Some ambiguity can be removed by adopting a slightly modified terminology. Tertullian preferred the word “testamentum” as a latin representation of the greek word διαθήκη diathēkē (G1242). However, we don't have to accept this English translation of a Latin translation of the Greek. Instead lets choose a more direct English translation that perfectly reflects the Greek.

Lets replace “testament” with “covenant”. Your comment would now read as follows “For a long time, seminary students have not been taught to read the old covenant as Christian scripture”. Assuming by “Christian” you mean “new covenant”, we could also say “For a long time, seminary students have not been taught to read the old covenant as new covenant scripture”. We could likely go further saying “Seminary students have NEVER been taught to read the old covenant as new covenant scripture”; which is true.

But, if the old covenant is a shadow of the new covenant, shouldn’t both fundamentally reflect one unchanging eternal image, even if the old covenant's refection is less perfect? Yet your comment suggests we look for the unblemished image in the blemished one.

Now consider a broken mirror beside a perfect mirror; is it possible to see something in a broken mirror that cannot be seen in the perfect one? Both reflect the same eternal purpose. Shouldn't it also be impossible to see something in the old covenant that cannot also be seen in the new? Therefore it is also true to say that “Seminary students have NEVER been taught to see in new covenant scripture, a perfected old covenant”. Actually, ecclesiastical orthodoxy says that, but it's really only paying lip-service since it continues to treat the two as separate, each unique with their own theology. This suggests that if we see something in the old covenant we had better look for it in the new covenant to see it more perfectly AND WE HAD BETTER FIND IT.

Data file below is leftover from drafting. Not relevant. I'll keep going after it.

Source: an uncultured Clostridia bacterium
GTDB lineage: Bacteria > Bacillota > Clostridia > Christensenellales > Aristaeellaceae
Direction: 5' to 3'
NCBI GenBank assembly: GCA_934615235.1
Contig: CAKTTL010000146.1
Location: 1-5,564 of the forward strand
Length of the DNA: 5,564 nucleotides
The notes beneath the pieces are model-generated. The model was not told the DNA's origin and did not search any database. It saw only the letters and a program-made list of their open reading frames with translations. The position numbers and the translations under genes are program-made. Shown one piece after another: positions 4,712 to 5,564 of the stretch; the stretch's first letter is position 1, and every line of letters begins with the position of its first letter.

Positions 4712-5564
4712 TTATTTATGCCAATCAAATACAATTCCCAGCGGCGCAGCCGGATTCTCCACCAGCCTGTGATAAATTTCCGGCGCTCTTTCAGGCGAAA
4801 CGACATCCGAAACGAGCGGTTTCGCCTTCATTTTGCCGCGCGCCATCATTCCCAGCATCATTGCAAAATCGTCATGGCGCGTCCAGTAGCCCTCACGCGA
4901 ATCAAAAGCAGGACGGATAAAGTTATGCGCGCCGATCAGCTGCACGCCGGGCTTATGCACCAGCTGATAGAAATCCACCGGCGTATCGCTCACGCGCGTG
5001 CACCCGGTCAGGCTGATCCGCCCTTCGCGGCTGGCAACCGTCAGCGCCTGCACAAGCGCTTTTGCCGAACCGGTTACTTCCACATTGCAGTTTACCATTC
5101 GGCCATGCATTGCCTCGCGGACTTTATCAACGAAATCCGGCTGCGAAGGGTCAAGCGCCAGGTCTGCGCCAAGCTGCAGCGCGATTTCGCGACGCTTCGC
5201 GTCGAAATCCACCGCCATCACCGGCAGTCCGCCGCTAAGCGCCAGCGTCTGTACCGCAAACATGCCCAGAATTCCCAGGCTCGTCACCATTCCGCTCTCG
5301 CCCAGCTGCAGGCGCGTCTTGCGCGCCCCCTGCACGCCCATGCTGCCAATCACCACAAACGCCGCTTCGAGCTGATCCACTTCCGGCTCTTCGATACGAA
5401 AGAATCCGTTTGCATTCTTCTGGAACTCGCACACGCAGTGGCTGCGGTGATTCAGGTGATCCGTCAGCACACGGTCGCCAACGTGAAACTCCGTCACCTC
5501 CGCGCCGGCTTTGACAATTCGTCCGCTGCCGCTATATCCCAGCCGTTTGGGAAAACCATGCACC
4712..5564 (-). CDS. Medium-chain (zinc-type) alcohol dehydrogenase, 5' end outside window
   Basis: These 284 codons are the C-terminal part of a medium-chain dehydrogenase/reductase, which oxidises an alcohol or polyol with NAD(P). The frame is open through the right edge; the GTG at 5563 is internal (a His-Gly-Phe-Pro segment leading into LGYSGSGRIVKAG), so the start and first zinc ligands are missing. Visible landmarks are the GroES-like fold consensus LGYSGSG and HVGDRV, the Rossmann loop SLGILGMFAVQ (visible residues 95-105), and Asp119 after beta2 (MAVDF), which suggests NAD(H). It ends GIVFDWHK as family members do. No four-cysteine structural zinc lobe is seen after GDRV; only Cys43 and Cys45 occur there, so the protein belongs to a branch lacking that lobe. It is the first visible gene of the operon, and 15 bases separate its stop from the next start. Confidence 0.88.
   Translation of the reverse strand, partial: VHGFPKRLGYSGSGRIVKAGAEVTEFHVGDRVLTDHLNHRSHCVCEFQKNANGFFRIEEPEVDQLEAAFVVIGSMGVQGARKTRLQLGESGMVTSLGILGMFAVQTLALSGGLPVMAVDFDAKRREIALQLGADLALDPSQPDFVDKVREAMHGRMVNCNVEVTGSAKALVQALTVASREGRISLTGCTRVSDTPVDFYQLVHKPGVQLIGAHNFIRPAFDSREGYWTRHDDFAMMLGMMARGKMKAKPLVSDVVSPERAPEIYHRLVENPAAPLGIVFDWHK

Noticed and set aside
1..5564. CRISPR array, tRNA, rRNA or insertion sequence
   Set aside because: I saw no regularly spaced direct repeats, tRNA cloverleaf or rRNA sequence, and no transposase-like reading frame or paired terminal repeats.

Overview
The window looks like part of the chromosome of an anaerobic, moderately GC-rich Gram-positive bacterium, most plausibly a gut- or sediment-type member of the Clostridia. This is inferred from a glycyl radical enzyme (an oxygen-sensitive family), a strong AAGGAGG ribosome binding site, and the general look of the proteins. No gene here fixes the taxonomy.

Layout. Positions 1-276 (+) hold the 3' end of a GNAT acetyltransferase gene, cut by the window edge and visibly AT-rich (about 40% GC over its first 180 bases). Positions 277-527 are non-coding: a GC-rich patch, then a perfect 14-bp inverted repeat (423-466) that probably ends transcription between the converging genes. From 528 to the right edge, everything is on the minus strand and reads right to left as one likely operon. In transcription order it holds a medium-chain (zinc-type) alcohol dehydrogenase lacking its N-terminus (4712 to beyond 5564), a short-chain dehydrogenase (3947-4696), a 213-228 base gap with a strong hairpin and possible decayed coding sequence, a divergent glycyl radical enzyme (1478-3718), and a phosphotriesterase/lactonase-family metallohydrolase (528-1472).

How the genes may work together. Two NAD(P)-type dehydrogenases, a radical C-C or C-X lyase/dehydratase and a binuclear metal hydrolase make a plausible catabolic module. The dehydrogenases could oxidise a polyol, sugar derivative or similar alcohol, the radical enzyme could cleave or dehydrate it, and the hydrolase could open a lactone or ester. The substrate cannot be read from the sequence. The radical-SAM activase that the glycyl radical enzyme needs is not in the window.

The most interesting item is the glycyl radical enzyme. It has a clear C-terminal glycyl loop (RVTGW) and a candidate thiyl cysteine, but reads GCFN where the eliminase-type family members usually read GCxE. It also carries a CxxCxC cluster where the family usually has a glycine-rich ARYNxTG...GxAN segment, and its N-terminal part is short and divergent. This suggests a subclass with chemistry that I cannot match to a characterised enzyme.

In fact, there ARE many things in the old covenant, we don't see in the new covenant. Christian orthodoxy proposes theology that ignores the elements it feels uncomfortable with, yet ARE clearly illustrated in the old covenant. Some images in the imperfect mirror do not appear to be reflected in the perfect one, which makes you wonder how Biblically faithful ecclesiastical orthodoxy is (assuming it is merely a shadow of true Biblical orthodoxy).

Therefore, rather than saying something like “Seminary students have NEVER been taught to read the old covenant as new covenant scripture” we should instead ponder why “Seminary students are not being taught to seek evidence in new covenant scripture that the old covenant is now perfect and still in effect (since God's word stands forever and it is possible for an imperfect thing to give way to its perfect counterpart)”.